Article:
Abstract P332: Effects of Intravenous Infusion of Polyunsaturated Fatty Acids and Dextrose on Blood Pressure and Endothelial Function in Obese Subjects
Hyperglycemia and elevated free fatty acids (FFAs) are implicated in the development of hypertension and endothelial dysfunction. We recently reported that 8-hour infusion of soy-bean oil containing polyunsaturated fatty acids (Intralipid) results in the elevation of blood pressure (BP) and endothelial dysfunction in obese healthy subjects. However, the effects of dextrose infusion or combination of dextrose and Intralipid on BP, endothelial function and insulin action are not known. Accordingly, we compared the effects of 8-hour infusion of normal saline at 40 ml/hr, Intralipid 20% at 40 mL/hr, dextrose 10% at 40 ml/hr and combination of Intralipid and dextrose on BP, endothelial function in 12 obese healthy subjects [ages:41±7 yrs, BMI:32±2 kg/m2, BP:113/65 mmHg, HOMA-IR: 2.0±1.0]. Blood pressure, brachial artery flow-mediated dilatation (FMD), and levels of FFAs, glucose, and insulin were measured at 0, 4 and 8 h of infusion. Intralipid infusion significantly increased BP, decreased FMD, and increased plasma FFAs (Table). Unlike Intralipid alone, the combination of Intralipid and dextrose did not increase BP but resulted in FMD changes similar to Intralipid alone. Levels of plasma glucose and insulin increased over time after dextrose infusion alone or in combination with Intralipid but not with lipid infusion alone. Compared with Intralipid, the addition of dextrose to Intralipid led to restoration of FFAs to normal level.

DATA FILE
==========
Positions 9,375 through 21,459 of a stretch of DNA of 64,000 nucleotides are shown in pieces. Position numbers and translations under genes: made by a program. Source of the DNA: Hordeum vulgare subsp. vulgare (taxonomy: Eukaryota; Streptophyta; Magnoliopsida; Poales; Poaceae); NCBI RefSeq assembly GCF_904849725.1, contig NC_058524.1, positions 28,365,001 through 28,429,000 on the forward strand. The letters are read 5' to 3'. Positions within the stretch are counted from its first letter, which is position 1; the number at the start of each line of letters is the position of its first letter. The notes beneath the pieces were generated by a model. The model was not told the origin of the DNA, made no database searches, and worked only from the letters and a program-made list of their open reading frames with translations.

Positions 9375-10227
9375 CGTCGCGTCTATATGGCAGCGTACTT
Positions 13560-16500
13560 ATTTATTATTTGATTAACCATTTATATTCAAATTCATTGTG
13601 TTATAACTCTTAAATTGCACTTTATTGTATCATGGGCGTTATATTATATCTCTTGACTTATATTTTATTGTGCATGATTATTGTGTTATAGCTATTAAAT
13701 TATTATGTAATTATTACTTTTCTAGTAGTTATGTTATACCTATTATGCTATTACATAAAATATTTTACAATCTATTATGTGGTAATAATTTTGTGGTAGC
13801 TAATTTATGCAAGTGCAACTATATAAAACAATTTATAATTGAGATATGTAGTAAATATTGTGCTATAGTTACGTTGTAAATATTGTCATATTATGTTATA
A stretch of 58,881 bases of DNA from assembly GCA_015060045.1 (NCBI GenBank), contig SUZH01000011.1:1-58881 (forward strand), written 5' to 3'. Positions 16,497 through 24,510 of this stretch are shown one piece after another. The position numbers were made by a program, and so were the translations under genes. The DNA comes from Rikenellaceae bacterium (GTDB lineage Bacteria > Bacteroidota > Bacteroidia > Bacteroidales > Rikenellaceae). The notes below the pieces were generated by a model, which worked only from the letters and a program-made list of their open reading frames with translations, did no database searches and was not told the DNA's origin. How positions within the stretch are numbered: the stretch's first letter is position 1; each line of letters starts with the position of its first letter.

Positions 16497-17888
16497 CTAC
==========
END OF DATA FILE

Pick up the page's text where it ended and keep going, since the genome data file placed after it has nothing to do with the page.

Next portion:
In summary, Intralipid but not dextrose infusion alone or in combination with Intralipid results in significant elevation in blood pressure in obese healthy subjects. In contrast, dextrose administration had no effect on Intralipid-induced endothelial dysfunction. The mechanisms underlying differences in vascular response after addition of dextrose to Intralipid are not known, but these results indicate that dextrose-induced mild hyperinsulinemia may regulate adverse hemodynamic effects of fat administration in obese subjects.
- © 2011 by American Heart Association, Inc.